The cainito transpires, which means it releases moisture through its bark the same way humans sweat. Hot weather increases the transpiration, so it needs plenty of water. After planting, water your baby tree at least every week for the first 6 months, and more if the soil dries out quickly. After that, you can water less frequently, but still deeply. Soaker hoses can provide slow, even moisture dispersal.

Hold back on watering during late fall and early winter while the tree prepares to flower. Once it does bloom, frequent watering is required to boost fruit production.

Keep in mind that star apple does not need excessively wet soil. If it’s consistently overwatered, the roots can rot.

Soil

This species is pretty versatile when it comes to soil and pH. It grows well in a variety of soil types. However, the soil has to have good drainage. Otherwise, the tree can easily be overwatered.

Mulching is optional but prevents soil moisture evaporation and keeps weeds at bay. Apply 3-6″ deep in a circle that roughly mimics the width of the tree’s canopy. Leave at least 6″ of space between the mulch and the trunk itself to prevent potential rot damage.

Fertilizing

Ripe and unripe Chrysophyllum cainito fruit
Fruit ripens on the tree, not after harvest. Both ripe and unripe fruit are visible here. Source: Starr

Some tropical areas have highly fertile soil that doesn’t need amendment. However, if your soil is poor, you may need to provide additional fertilizer. This should only be applied to the topsoil and not underground when the tree is planted.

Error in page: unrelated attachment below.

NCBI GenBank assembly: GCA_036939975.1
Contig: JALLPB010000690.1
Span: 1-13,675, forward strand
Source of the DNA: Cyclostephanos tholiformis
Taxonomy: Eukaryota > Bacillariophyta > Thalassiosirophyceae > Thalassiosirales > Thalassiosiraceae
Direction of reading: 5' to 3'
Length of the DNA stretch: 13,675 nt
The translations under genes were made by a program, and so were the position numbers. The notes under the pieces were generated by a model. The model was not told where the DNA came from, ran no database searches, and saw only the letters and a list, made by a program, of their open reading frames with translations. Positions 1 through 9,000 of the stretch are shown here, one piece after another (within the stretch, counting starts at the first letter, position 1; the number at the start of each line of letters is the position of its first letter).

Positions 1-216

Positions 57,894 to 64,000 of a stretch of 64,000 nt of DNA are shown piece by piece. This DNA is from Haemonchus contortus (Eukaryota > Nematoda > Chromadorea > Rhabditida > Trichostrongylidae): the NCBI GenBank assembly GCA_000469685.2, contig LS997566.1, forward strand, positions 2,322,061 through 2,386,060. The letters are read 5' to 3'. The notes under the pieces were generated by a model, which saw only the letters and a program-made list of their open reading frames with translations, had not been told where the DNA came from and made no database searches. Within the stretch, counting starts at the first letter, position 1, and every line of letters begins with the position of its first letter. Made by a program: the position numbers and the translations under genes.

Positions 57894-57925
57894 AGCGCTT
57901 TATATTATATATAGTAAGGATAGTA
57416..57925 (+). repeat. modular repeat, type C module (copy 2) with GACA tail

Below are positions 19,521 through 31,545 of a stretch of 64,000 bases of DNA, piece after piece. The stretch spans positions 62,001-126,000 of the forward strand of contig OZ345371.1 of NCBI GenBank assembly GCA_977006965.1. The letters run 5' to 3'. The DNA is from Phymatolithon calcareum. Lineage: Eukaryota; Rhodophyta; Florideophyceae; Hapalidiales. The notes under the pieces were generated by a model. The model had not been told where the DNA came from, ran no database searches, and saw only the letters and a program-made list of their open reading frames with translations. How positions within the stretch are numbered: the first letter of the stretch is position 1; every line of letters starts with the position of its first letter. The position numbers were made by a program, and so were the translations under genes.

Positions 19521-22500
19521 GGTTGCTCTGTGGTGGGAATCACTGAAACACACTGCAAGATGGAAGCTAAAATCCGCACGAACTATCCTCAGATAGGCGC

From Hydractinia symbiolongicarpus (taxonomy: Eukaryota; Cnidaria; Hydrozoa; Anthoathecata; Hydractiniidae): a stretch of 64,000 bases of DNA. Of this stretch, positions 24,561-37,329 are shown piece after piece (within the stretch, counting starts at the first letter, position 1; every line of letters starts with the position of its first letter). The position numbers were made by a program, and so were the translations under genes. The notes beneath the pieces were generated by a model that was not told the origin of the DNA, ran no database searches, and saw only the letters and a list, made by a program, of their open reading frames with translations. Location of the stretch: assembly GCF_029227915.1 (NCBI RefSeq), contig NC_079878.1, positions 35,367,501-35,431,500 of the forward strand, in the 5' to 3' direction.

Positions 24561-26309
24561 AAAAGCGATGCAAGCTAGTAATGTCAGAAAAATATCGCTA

Fertilize every other month for the first year of the tree’s life. After that, only fertilize once per season. A standard fruit tree fertilizer should work just fine for this plant.

Alkaline soils may prevent this plant from taking up iron and other nutrients. If you notice the leaves yellowing, this is called chlorosis, and is often caused by an iron deficiency. Chelated iron can provide enough iron for the tree to stay green and healthy.

Pruning / Training

Pruning is necessary for keeping your chrysophyllum cainito at an ideal size. Because fruits don’t fall off when ripe, maintain it at a height that you’re able to harvest. Prune as needed every 1-3 years to keep it in shape. When the tree is mature, maintain a bush canopy, which will boost fruit production.

Training while the sapling is young makes for a healthy and durable mature tree. This species often develops multiple trunks. Select the healthiest of these trunks to keep and prune off others at ground level, making it a single-trunked tree.

Sterilize the blades of your loppers or pruning shears before making cuts. This reduces the spread of plant diseases.

Propagation

Star apple trees can be grown from seed, though it will take 5-10 years to produce fruit.